Persons with disabilities affected by these crises often face human rights violations, protection risks and exclusion from assistance
By Vivian Alt
The World Health Organisation (WHO) estimates that 15 percent of the global population (or over 1 billion people) have some form of disability. These figures can grow even larger due to natural disasters or conflicts, when more people are exposed to debilitating accidents or violence. Despite general awareness amongst different actors that persons with disabilities are more subject to a vast range of risks during humanitarian crises, few practical actions are usually taken to reduce these perils. For instance, Disaster Risk Reduction (DRR) efforts still rarely ensure the collection of disaggregated data on disability. Moreover, many actors do not comply with the recommendations from international agreements on ensuring the participation of persons with disabilities in programming, nor do they recruit technical experts on inclusion.
With that in mind, Politike will publish a special series of two articles discussing the exclusion of persons with disabilities in the context of humanitarian action. This article will analyse how humanitarian crises exacerbate social exclusion, resulting in increased vulnerability of persons with disabilities. It shall also address the three main causes for this issue mentioned above, giving practical examples with a focus on Iraq . The second article will debate the consequences of the exclusion of persons with disabilities in humanitarian responses as well as the recent international movement to change this scenario.
The vicious cycle between disability and poverty
According to the United Nation’s Convention on the Rights of Persons with Disabilities (CRPD) and to experts, disability is the combination between: 1) the individual’s impairment; 2) the barriers in the environment (lack of physical and communications accessibility, negative attitudes, absence of laws and specific policies); and 3) the individual’s social role (sex, financial situation, access to political participation, etc).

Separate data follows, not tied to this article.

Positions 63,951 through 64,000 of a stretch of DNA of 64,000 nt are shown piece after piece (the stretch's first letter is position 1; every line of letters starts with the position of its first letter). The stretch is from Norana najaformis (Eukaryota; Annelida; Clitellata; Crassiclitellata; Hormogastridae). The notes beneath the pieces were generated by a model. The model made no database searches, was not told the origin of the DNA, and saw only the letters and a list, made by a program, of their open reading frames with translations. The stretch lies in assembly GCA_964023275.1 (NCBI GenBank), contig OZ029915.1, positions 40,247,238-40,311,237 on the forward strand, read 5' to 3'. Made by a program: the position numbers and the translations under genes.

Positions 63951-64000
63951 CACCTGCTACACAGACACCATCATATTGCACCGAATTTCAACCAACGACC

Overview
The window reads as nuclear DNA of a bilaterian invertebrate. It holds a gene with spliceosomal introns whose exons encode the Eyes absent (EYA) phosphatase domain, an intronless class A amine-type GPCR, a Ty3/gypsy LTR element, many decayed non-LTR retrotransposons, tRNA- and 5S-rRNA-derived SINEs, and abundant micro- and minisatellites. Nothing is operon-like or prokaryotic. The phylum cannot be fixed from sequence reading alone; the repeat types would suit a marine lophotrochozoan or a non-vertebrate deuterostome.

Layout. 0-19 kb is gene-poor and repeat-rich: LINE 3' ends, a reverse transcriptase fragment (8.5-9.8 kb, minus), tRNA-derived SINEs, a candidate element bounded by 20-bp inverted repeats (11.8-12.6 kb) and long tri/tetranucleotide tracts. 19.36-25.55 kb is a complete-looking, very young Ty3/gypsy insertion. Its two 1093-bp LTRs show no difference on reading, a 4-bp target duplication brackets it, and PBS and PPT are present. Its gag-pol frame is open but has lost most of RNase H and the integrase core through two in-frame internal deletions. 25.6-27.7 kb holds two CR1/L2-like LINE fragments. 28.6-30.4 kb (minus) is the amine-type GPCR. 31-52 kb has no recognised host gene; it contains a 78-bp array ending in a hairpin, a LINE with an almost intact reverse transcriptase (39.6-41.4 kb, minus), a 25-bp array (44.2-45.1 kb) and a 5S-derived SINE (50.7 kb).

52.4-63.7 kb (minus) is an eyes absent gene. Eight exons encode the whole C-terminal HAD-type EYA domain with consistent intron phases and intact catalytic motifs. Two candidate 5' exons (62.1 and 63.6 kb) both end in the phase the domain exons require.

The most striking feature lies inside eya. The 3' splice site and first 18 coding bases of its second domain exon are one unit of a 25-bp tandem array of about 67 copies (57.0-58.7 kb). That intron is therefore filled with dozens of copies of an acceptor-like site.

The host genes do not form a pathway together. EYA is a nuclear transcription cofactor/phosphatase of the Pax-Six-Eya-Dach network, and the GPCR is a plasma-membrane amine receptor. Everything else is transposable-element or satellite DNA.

Several studies have supported the existence of a casual relationship between disability and poverty. Out of the estimated 1 billion individuals living with a type of disability in the world, 80 percent are in developing countries. Those without access to education are also more likely to have a disability. According to the UN, the disability prevalence rate is of 19 percent amongst those without access to education, compared to 11 percent amongst people who had the chance to study. Moreover: it was found that 20 percent of people living in extreme poverty have a disability. Finally, women in developing countries are more likely to have a disability during their lifetime (UN, 2010).
Other figures also corroborate the existence of a vicious cycle between the disability and poverty. Children and adults from developing countries are more exposed to diseases and accidents (e.g. traffic and work related injuries). They often do not have access to adequate healthcare, nor to important information such as road safety, vaccination, disease prevention or where to seek medical assistance. Concurrently, persons with disabilities face relevant barriers to access social protection and health care services, quality education and livelihood opportunities, increasing their chances of remaining in poverty.